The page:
Focus on Rural Health

Sinking Her Teeth into the Research

By Kristin Trelstad on

Shawnda Schroeder
Shawnda Schroeder

When Shawnda Schroeder, PhD, started her research on oral health in North Dakota, the data was startling. Three years later, she can say there is immense hope for the State’s oral health needs.

“We see how dire this all is. But at the same time we see a lot of hope,” Schroeder said. “This research has brought together so many energetic, insanely intelligent, and really driven and passionate individuals who are all working together to fix these issues.”

This research has brought together so many energetic, insanely intelligent, and really driven and passionate individuals who are all working together to fix these issues.

More than 50 different organizations in the state of North Dakota have come together in the last few years to talk about what the State’s oral health needs are, and what they can do to fix the issues.

Out of North Dakota’s 53 counties, 17 do not have a practicing dentist. This fact is just one of the issues facing oral health Statewide. Currently, North Dakota has one of the highest Medicaid reimbursement rates in the country, but as for dental treatment for Medicaid enrollees, the state is ranked third from the bottom.

“You would hope that we would at least be at the national average for the percent of our Medicaid enrollees having preventative visits, or sealants,” Schroeder said. “But that’s not the case.”

Schroeder believes one of the biggest issues the State faces regarding oral health is getting its residents to understand the importance of dental care.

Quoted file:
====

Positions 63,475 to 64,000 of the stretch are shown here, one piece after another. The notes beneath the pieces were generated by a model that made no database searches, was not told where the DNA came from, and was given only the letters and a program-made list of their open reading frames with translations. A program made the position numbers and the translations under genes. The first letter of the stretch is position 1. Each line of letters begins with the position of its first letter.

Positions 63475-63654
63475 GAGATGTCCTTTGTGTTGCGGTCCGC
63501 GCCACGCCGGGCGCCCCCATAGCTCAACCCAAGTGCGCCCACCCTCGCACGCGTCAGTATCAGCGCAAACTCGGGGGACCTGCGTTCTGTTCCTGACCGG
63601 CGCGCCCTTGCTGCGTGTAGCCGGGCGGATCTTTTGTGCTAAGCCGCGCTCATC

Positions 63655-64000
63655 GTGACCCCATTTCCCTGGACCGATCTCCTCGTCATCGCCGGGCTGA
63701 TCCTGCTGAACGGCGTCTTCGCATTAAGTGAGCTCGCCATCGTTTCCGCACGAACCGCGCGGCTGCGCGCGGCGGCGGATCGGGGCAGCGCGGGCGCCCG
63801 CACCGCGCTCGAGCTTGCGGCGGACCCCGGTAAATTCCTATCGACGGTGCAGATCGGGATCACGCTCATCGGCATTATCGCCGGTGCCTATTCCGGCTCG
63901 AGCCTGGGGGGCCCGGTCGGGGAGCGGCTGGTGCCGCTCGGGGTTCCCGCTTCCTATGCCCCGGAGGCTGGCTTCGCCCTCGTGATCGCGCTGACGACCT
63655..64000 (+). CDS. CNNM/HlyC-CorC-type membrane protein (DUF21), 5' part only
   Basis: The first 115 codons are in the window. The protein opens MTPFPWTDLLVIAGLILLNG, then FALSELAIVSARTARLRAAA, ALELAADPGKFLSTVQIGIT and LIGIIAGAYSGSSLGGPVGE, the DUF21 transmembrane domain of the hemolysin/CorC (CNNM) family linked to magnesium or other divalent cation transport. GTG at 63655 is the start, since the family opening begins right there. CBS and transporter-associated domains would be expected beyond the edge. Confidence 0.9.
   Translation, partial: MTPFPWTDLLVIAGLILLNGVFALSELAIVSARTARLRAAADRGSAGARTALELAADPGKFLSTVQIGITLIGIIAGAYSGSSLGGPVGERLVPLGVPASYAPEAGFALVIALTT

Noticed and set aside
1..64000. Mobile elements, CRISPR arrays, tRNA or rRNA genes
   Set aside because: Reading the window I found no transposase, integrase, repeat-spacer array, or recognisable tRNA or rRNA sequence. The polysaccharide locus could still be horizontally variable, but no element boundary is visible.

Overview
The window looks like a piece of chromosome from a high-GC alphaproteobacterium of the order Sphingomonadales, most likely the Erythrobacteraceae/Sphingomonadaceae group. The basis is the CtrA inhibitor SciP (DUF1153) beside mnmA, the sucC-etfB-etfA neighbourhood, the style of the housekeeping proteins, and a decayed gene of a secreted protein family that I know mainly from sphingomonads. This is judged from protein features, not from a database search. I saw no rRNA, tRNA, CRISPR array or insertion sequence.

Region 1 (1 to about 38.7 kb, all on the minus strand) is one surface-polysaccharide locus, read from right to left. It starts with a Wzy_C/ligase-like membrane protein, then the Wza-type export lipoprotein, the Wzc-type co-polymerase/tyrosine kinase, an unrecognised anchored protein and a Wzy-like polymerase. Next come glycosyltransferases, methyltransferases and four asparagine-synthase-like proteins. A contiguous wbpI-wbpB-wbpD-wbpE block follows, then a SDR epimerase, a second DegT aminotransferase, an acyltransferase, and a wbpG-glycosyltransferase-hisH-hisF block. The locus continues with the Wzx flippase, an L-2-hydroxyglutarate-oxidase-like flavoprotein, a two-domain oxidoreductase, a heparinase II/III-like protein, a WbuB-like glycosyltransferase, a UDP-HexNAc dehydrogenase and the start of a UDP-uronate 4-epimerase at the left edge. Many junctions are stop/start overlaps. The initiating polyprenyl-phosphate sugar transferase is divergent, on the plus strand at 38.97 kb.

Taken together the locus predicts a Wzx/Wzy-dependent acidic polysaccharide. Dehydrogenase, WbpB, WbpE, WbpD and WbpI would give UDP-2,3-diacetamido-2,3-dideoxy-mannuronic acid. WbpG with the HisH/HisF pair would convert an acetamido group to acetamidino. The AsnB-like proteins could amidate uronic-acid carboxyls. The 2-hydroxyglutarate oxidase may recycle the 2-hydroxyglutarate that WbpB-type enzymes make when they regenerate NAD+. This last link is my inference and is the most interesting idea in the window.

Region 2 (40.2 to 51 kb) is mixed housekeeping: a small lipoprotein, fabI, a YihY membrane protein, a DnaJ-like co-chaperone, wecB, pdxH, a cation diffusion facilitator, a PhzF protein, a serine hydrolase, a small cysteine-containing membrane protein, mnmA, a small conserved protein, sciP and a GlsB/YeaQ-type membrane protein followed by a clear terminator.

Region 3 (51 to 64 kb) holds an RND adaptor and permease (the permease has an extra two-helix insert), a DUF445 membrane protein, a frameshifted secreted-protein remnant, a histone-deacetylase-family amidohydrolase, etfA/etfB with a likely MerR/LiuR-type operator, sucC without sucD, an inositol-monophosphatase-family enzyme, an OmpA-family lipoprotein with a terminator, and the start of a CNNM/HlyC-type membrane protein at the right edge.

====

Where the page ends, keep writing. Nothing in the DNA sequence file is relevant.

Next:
Schroeder shared that only 4 percent of all white non-Hispanic third graders in North Dakota do not have a toothbrush at home. Comparably, 51 percent of American Indian third graders are without a toothbrush in the home.

Oral health is far more than just the condition of the teeth…it’s more than just physical appearance.

“Oral health is far more than just the condition of the teeth…it’s more than just physical appearance,” Schroeder said. “…Workforce initiatives to increase access to care are great, but it we don’t have oral health literacy – and these children don’t even have a toothbrush in the home – we have a much longer road ahead.”

Poor oral health can lead to many other health conditions including infection throughout the body and impacting the way one chews and eats, which impacts nutrition. Individuals that struggle with oral health may suffer from pain that could land them in the emergency department. The pain can also keep them from focusing at work and/or school.

The PEW Charitable Trusts funded the oral health research that has taken place at the Center for Rural Health, located at the University of North Dakota, for the last three years. This funding has allowed Schroeder to do this research, and she hopes the funding continues. She believes there is still a great deal of research to be done.

Now is the time for (local) organizations to come together to figure out why people are not getting care and what can be done to fix that.

“Now is the time for (local) organizations to come together to figure out why people are not getting care and what can be done to fix that,” Schroeder said. “There is no one answer. For me the end game of research is to put the data together, share it with the appropriate audiences in our State, and then these organizations can develop programs and initiatives that directly impact our residents…Hopefully five or ten years down the line, I’ll look at these same data sources and start to see more (positive) trends.”

Learn more about Schroeder’s Oral Health research.

Kristin Trelstad Kristin Trelstad previously worked as a communication specialist for the Center for Rural Health at the University of North Dakota School of Medicine and Health Sciences in Grand Forks.